Why do actors struggle with the Northern Irish accent?

By Jayne McCormack

  • Published

The Northern Irish accent is notoriously hard to mimic, and actors Timothy Spall and Colm Meaney are the latest big screen stars to test their mimicking mettle in The Journey.

The biopic about the relationship between politicians Ian Paisley and Martin McGuinness premiered at the Venice Film Festival this month.

London-born Spall and Dubliner Meaney join an acclaimed cast of actors who have tried to perfect Northern Irish pronunciation - with mixed success.

BBC News NI trawled through the cinematographic archives to bring you five memorable attempts:

5. Natascha McElhone - Ronin (1998)

Image source, PA
Image caption,
Natascha McElhone's attempt at a Northern Irish accent didn't hit the mark

The English actress took on the role of Belfast IRA operative, Deirdre, who is part of a team of hired mercenaries in Paris trying to steal a mysterious and heavily guarded briefcase.

Unfortunately for McElhone, her accent kept flip-flopping from a heavily southern Irish dialect to the actress's own dulcet tones.

But she wasn't alone at messing up the accent.

4. Sean Bean - Patriot Games (1992)

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Sean Bean's Belfast accent came up short in Patriot Games

Sean Bean's version of the Northern Irish accent dominated Patriot Games - in a bad way.

The movie also stars Harrison Ford, who plays retired CIA analyst Jack Ryan. His family witnesses a terrorist attack on the Northern Ireland secretary of state.

Who's responsible for the attack? Sean Bean, of course, doing his best (or worst) Belfast accent as a member of the Provisional IRA.

There are several other Northern Irish accent attempts by other actors in the film that would make viewers cringe, but Bean's was just the one that stood out the most.

3. Brad Pitt - The Devil's Own (1997)

Image source, AP
Image caption,
American actor Brad Pitt struggled with the Northern Irish accent

Now of course, it wouldn't be fair to lay all the focus on actors who can't seem to grasp the way Northern Irish people speak. Many English and Irish actors have failed at doing American accents over the course of film history.

But for veteran US actor Brad Pitt, who has managed various accents throughout his career, it seems the Belfast brogue was just too much to master.

He played Belfast IRA man Francis "Frankie" McGuire, who leaves Northern Ireland for the United States and ends up exchanging gunfire with (guess who?) Harrison Ford.

Natascha McElhone also makes an appearance in the movie... maybe she decided to star in Ronin the following year to have her own go at the accent.

2. Richard Gere - The Jackal (1997)

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Richard Gere couldn't get to grips with the Belfast brogue either

Acclaimed American actor Richard Gere certainly didn't have the worst Northern Irish accent ever heard on film, but the veteran star didn't exactly do a great job either.

He plays Declan Mulqueen, a former IRA sniper (are you seeing a pattern here?) who the FBI turn to for help to identify an assassin known as the Jackal.

If only Gere had turned to someone for help with his accent.

1. Tommy Lee Jones - Blown Away (1994)

Image source, Getty Images
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Tommy Lee Jones plays a convicted IRA terrorist in Blown Away, but it's his accent that drew the most talk about the movie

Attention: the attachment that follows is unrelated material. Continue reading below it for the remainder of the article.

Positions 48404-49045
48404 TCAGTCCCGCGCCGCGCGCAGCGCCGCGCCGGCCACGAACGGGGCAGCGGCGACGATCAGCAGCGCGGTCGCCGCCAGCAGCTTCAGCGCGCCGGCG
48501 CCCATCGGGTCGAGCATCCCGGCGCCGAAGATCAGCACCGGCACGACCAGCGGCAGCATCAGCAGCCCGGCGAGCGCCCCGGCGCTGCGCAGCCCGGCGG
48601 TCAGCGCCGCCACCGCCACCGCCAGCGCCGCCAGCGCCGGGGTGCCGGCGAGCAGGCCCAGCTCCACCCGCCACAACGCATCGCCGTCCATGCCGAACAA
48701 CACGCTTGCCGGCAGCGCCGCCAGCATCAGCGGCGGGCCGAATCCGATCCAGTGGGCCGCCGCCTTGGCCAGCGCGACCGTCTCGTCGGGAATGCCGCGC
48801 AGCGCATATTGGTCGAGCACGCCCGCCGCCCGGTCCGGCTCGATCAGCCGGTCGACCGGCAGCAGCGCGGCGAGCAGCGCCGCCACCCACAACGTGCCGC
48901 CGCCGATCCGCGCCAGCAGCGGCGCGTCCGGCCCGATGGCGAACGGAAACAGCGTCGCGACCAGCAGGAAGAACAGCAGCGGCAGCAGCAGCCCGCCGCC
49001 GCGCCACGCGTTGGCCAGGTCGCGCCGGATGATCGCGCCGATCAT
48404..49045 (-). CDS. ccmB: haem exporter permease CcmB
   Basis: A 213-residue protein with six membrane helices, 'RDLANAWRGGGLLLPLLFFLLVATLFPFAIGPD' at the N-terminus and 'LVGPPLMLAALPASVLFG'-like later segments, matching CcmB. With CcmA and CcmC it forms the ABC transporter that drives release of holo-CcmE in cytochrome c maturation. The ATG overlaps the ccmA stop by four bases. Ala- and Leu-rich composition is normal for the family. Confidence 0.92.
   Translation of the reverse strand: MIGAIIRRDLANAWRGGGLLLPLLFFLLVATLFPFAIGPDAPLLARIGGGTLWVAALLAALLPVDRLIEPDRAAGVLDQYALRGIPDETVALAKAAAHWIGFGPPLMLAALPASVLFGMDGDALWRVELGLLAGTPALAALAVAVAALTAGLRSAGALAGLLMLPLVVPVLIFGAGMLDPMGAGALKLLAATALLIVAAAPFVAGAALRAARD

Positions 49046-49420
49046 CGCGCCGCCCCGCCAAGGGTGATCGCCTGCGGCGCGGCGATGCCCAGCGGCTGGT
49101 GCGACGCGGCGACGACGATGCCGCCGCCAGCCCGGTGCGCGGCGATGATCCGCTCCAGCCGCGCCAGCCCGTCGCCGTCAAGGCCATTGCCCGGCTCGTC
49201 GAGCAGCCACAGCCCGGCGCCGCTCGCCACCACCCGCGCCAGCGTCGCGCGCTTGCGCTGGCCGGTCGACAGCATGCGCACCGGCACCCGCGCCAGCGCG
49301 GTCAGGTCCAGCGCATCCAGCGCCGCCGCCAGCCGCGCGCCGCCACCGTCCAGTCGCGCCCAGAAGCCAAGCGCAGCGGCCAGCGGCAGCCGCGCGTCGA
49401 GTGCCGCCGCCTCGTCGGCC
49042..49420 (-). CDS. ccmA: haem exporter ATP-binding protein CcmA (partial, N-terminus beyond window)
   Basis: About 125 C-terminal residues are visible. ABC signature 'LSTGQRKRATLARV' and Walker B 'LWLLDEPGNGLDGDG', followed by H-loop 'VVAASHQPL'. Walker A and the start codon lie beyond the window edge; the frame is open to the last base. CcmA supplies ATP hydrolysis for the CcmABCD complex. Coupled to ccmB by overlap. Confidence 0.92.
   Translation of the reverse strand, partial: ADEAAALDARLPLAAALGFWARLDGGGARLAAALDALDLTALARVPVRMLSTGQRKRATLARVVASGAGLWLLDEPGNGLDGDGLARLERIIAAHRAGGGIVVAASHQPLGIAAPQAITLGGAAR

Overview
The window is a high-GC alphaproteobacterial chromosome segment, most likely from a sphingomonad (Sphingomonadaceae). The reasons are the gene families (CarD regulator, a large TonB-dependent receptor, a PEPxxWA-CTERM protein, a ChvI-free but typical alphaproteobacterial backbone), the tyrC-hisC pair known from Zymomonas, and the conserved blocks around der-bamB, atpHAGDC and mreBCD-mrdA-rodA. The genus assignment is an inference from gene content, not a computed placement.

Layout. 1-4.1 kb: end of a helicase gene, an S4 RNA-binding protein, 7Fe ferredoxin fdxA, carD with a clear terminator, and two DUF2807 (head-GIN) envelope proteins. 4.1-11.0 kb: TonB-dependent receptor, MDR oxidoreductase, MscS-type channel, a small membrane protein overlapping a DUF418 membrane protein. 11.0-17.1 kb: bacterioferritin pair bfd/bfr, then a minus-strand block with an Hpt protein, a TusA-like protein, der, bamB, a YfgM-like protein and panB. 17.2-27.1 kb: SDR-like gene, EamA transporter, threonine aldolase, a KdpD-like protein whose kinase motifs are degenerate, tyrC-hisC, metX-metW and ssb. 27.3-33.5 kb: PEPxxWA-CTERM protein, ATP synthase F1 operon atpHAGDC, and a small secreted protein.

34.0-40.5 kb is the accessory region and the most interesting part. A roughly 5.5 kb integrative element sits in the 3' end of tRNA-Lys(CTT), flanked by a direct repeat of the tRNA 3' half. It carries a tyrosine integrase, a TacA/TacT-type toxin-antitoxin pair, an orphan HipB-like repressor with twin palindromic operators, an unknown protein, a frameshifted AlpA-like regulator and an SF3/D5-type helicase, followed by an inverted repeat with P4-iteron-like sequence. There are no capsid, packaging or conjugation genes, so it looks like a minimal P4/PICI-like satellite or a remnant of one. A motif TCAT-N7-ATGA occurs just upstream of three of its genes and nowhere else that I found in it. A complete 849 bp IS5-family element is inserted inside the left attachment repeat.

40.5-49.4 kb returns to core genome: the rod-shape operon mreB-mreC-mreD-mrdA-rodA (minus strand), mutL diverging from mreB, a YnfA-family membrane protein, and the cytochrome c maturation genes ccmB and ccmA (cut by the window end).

We've saved the best for last - sorry, Tommy Lee Jones. While he's renowned for his role as one of the Men In Black, his performance in Blown Away only lives on because of his poor Belfast accent attempt.

The American actor plays a convicted Northern Irish terrorist, Ryan Gaerity, who escapes from prison and heads to the United States to seek revenge on his old friend and former IRA member, Liam McGivney, now living as a bomb squad officer in Boston.

Both he and Jeff Bridges, who plays McGivney, fail to master the Northern Irish twang.

From the stereotypically Irish names, to the Irish dancing scenes, it is worth a watch even just for a chuckle.

'Only the really gifted actor can be expected to master it'

Professor Clive Upton, linguistics expert at Leeds University

Northern Irish accents have two major historical influences acting on them that make them unique from those of the Republic of Ireland or elsewhere.

These are from Scotland and from the English North and Midlands. This means that anyone trying to sound as if they are from Ulster needs first to move away from sounding generally "Irish", adopting some distinctly home-grown features instead.

They have to wrestle with a complication in whether vowels are pronounced "long" or "short": for example, vowel sounds tend to be drawn out before "v", "th", and "z" sounds, but to be short when they precede the sounds "p", "t", and "k".

All this means that an actor cannot get away with simply sounding "Irish" if they need realistically to represent Northern Irish speech.

They need a good voice coach who can alert them to a raft of features that are the product of complicated social and political forces acting over a long period, that have regional and social variations and that are constantly changing.

It can be done and it can be done without studying the huge volume of technical literature which experts have produced to describe the subtleties.

But only the really gifted actor, advised by an equally gifted tutor, can be expected to master it.

It seems the Northern Irish lilt is not just tough to master, it's also not very popular.

In 2005, a survey of accents for the BBC found that the most unpleasant voice was that of the former DUP leader, Ian Paisley.

However, it wasn't all bad news. The BBC Voices survey said people from Northern Ireland were also the "most proud" of their accents.

Maybe that's because they're the only ones who can do them properly.